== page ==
The admitted kidnapper in the bizarro March 2015 Vallejo abduction case of Denise Huskins is appearing in court today almost exactly two years later to receive his sentence. Harvard-trained lawyer Matthew Muller, 39, told a reporter following his arrest in July 2015 that he suffered from bipolar disorder with "extreme paranoia and psychosis," and his illness apparently led him to imagine he was a part of a gang of "gentlemen criminals," with Huskins's abduction for ransom something of a trial run for bigger crimes. Last September he pleaded guilty in the case, and as the Associated Press reports, federal prosecutors have agreed to a 40-year sentence, saying, "Public safety requires that he be imprisoned until he is old and weak."

Muller's defense attorney Thomas Johnson is pushing for a 30-year sentence, saying that his client can be rehabilitated and saying that his mental illness is "truly debilitating."

The only new bit of information to come in the latest court proceedings is that Muller apparently surveilled his victims, Huskins and her boyfriend Aaron Quinn, using a drone prior to the home invasion and kidnapping that occurred on March 23, 2015. He managed to tie up both victims and give them a liquid sedative, and put headphones on them playing a pre-recorded message that led them both to believe there were multiple kidnappers. Muller then put Huskins in his trunk and drove her to his family's home in South Lake Tahoe where police would later find evidence relating to the abduction. Huskins has said that a sexual assault also occurred, and in a letter Muller wrote to a San Francisco Chronicle reporter refuting claims by Vallejo police that this entire thing was a hoax — something that led to national headlines and comparisons to the film Gone Girl — he implied that he decided to return Huskins to her parents home in Huntington Beach, California two days later after she told him of a previous sexual assault.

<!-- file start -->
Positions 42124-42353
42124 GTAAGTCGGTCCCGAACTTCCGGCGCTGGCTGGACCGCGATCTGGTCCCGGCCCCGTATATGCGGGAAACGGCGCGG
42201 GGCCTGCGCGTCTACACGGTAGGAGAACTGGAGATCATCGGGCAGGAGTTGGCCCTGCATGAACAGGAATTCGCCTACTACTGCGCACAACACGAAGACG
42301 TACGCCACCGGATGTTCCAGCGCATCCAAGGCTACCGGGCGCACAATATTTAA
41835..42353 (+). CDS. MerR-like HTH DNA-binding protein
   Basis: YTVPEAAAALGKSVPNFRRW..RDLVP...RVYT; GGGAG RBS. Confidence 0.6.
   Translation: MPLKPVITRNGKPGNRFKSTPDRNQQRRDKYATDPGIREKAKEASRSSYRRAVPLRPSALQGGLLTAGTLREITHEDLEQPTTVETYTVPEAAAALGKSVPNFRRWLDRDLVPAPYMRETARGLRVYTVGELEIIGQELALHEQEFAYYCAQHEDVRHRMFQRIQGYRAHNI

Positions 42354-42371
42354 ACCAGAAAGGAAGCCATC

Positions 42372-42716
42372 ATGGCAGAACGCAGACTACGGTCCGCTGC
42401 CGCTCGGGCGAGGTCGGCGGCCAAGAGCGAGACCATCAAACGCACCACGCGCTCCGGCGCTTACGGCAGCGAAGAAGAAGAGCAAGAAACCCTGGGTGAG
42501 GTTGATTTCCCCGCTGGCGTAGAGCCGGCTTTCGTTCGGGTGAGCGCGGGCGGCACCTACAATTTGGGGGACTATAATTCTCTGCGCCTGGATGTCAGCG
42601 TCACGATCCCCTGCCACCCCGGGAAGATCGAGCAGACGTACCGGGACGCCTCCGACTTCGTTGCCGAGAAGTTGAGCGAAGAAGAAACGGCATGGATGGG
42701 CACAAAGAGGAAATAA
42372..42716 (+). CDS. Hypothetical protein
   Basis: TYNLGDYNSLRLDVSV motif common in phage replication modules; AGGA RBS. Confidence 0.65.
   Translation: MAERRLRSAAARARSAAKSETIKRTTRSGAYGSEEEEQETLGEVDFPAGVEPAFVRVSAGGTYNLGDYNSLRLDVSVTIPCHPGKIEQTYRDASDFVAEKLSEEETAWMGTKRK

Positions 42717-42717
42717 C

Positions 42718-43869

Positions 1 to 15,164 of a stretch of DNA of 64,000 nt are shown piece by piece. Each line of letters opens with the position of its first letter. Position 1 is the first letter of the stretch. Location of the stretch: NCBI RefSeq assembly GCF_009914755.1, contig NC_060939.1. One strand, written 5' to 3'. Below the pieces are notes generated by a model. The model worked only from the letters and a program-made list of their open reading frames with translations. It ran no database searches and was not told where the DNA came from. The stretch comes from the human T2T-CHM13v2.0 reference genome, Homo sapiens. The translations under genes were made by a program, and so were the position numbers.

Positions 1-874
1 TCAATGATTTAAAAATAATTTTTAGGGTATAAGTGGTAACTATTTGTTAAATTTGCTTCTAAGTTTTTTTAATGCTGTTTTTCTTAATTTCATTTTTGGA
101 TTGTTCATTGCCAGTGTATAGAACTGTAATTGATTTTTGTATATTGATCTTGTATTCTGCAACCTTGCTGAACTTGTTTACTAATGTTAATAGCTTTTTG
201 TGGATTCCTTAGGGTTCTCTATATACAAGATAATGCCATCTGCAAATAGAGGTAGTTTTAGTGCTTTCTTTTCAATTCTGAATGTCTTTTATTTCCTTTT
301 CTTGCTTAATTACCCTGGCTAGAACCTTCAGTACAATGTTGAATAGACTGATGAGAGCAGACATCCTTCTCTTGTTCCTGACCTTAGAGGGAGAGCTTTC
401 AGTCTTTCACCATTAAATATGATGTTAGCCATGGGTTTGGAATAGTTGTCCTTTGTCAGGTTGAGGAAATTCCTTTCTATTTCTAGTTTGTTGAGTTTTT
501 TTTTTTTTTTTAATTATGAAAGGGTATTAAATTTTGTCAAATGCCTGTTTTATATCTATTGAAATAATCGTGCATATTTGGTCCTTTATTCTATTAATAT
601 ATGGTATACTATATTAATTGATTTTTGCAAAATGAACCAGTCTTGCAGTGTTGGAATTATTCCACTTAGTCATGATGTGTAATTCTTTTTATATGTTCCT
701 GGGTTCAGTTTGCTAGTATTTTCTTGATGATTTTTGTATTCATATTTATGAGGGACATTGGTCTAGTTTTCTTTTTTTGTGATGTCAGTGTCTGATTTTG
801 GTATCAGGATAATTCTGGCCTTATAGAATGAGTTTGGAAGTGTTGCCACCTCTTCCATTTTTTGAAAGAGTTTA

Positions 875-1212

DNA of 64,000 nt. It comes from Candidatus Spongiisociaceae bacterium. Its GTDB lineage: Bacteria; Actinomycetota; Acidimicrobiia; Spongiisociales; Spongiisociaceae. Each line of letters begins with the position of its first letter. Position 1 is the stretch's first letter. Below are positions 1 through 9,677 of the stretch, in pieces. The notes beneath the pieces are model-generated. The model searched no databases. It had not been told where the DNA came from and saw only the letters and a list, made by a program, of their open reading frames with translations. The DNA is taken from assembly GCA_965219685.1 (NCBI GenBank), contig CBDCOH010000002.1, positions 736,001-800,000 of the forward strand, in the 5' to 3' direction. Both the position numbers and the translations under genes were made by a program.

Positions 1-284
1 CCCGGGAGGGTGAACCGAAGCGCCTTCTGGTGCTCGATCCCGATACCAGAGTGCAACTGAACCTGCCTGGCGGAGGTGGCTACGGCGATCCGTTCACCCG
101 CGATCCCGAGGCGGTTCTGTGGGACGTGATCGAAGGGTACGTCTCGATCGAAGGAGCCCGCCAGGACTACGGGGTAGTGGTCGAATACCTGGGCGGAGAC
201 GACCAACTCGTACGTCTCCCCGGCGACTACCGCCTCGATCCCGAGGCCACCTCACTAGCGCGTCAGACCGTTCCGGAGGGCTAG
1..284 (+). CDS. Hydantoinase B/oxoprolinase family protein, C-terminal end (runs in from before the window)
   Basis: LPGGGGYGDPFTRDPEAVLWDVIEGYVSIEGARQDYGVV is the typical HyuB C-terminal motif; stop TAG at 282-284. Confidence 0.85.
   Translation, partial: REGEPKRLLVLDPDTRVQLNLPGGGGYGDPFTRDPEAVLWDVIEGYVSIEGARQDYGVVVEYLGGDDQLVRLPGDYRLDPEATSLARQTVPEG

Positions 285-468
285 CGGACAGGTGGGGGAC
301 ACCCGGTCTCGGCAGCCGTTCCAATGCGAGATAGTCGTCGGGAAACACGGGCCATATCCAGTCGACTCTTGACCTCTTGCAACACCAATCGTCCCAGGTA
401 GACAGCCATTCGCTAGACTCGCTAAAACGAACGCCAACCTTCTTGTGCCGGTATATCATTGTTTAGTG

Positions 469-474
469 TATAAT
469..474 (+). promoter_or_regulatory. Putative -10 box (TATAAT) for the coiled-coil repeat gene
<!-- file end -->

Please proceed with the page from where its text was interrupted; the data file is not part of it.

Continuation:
Muller would only later be arrested, and the case proven not to be a hoax, after he botched another home invasion in Dublin, California, and a detective there connected the cases to others that had occurred in previous years on the Peninsula, also involving women in their 20s, via a cellphone that Muller dropped in the Dublin home.

He pleaded no contest in the Dublin case in September 2015 after fainting in court.

Huskins is now suing the Vallejo PD over their handling of the case and their treatment of her.

We'll update you when the sentencing comes down.

Update: A letter from Huskins's father, delivered to the sentencing judge, was revealed by KCRA. In it, Mike Huskins writes, "Please be reminded of the assault Mr. Muller inflicted on my daughter. He tied her up, drugged her, blindfolded her, threw her in the trunk of his car and took her on a four-hour car ride. Once he reached his destination Mr. Muller tied my daughter to the bed and continued to drug her. He terrorized my daughter, threatening her with harm constantly. And yes, your honor, he raped her, not once but twice. The horror she went through is unimaginable. Only because of her strength did she manage to be set free after 48 hours of horror."

Update 2: Both Huskins and Quinn testified at the sentencing hearing, with Huskins describing the two sexual assaults that occurred while she was bound and blindfolded in Muller's South Lake Tahoe home. Per the AP, she said in court, "The only way I got through it was to picture that it was Aaron that I was with." Investigators presented video evidence of Muller setting up the cameras and taping himself committing the assaults.

Update 3: Muller has been sentenced to 40 years in prison, as the Sacramento Bee reports.

All previous coverage of the Denise Huskins case on SFist.